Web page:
You’ve written about the emergence of the ‘G0’ – what can you tell us about that?

In 2009, the G8 said ‘it’s not our world any more; we’re going to pass on the baton to the G20.’ And we were perhaps naïve about thinking, well we’re not involving the poorest countries, but at least it’s got countries who were poor recently and have lots of people – and we thought, therefore, that they would get it. But it’s actually not – we’ve been very reluctant to move into all the areas we need to be, that require a multilateral leadership. So what’s happened instead is the G8’s stepped back and no one’s stepped forward. There’s a kind of vacuum, which is what I mean by the G0. We’ve got important issues which just aren’t being dealt with at the moment. And the trade talks which began 11 years ago are still dragging on, they’re going nowhere; there was supposed to be an arms trade treaty, that collapsed; so the multinational system isn’t really delivering. And the sort of problems like can only really in the end be sorted out at a global level. They’re the ones we call collective action problems: if everybody doesn’t tackle climate change, the problem will continue.

Can you see that changing any time soon?

No! At the moment what seems to be happening is you get ‘coalitions of the willing’, to use that phrase. Who will get together on particular issues, which is better than nothing and might actually lead to answers. But you’re not really seeing a dynamic UN, you’re not seeing a dynamic G20 or anything else, you’re seeing quite a lot of drift. So at the moment, there’s lots of good news coming at national level, loads of really interesting stuff in developing countries on rights, women’s representation, tax reform, social spending and welfare systems, but it’s all national. The global system’s not really matching level of excitement or ambition.

 Is that what motivated you to update From Poverty to Power?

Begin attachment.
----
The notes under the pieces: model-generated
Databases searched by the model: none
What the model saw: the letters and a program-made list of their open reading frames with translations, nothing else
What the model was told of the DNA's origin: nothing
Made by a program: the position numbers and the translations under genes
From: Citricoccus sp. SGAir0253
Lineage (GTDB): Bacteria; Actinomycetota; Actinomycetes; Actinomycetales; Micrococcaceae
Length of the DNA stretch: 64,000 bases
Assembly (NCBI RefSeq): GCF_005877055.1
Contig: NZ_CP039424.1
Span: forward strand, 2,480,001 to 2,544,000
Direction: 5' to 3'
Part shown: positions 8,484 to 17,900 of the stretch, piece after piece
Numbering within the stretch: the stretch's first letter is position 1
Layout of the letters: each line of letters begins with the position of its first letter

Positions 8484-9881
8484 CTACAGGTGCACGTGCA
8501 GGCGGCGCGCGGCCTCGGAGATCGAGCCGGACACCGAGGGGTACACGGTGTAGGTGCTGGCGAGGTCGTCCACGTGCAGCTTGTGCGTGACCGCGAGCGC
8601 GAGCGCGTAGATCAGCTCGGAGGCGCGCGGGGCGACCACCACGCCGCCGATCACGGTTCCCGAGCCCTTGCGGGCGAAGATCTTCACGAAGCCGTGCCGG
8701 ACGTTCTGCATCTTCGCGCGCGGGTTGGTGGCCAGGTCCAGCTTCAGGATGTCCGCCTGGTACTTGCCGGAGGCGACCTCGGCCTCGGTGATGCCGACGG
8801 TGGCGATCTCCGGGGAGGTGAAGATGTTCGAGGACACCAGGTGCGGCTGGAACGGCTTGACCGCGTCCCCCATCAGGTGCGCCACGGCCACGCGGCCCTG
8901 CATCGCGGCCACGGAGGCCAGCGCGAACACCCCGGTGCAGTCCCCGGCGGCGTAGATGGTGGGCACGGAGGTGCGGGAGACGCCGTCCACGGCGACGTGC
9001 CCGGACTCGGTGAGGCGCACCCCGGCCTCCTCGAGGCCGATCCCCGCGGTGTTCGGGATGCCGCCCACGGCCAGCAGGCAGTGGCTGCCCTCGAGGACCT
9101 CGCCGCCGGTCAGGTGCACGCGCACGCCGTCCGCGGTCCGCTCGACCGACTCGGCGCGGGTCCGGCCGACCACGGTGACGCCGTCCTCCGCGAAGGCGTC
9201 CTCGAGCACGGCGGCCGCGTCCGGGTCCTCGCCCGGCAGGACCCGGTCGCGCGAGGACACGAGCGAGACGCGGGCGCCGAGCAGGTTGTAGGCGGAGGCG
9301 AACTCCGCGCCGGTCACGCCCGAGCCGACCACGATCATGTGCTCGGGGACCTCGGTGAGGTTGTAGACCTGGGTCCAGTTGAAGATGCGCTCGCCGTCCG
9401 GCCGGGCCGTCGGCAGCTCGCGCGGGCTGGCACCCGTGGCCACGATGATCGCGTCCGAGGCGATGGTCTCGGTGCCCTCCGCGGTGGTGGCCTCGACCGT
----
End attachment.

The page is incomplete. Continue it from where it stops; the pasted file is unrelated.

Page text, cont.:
The main reason for updating was that we published it just before the global financial crisis, so I wanted to see what lessons were still fair, and what had been overtaken by events. It was an interesting exercise to go back and do that.

 Was it a daunting task?

500 people contributed to the original book in one way or another, and it was daunting to go and reopen that all over again. And to try and make sense of this period of incredible turbulence was daunting, yeah. I’ve scraped a few ideas together!

What sort of reaction have you had to the updated edition so far?

The main thing I’ve been doing is going around and saying ‘this is how I think things have changed’. It’s basically saying, look, development thinking is constantly shifting, and this is how I think it’s shifted in the last five years. I think people like that sense of living body of thought, rather than handing down the runes from the mountain. And it’s fun to bounce off people – and people say, yeah, I can see that, but what about this, what about that? I’ve written several books in the past and this is definitely the most discursive exercise, partly because of the blog. Books are open these days, whereas they used to be closed, final words, and then you could either read it or not; but now the book’s just the start.

What can people expect from the talk?

They can learn new and surprising stuff. For example, the number of overweight people in the world is roughly equal to the number of malnourished people in the world. Road traffic is a bigger killer in developing countries than malaria is, and yet no one works on it in development. If you actually just look at the numbers, sometimes they take you into really weird places, where most people don’t think about it.

Is there anything else you’d like people to know before they come along?

I promise to tell lots of jokes if people come!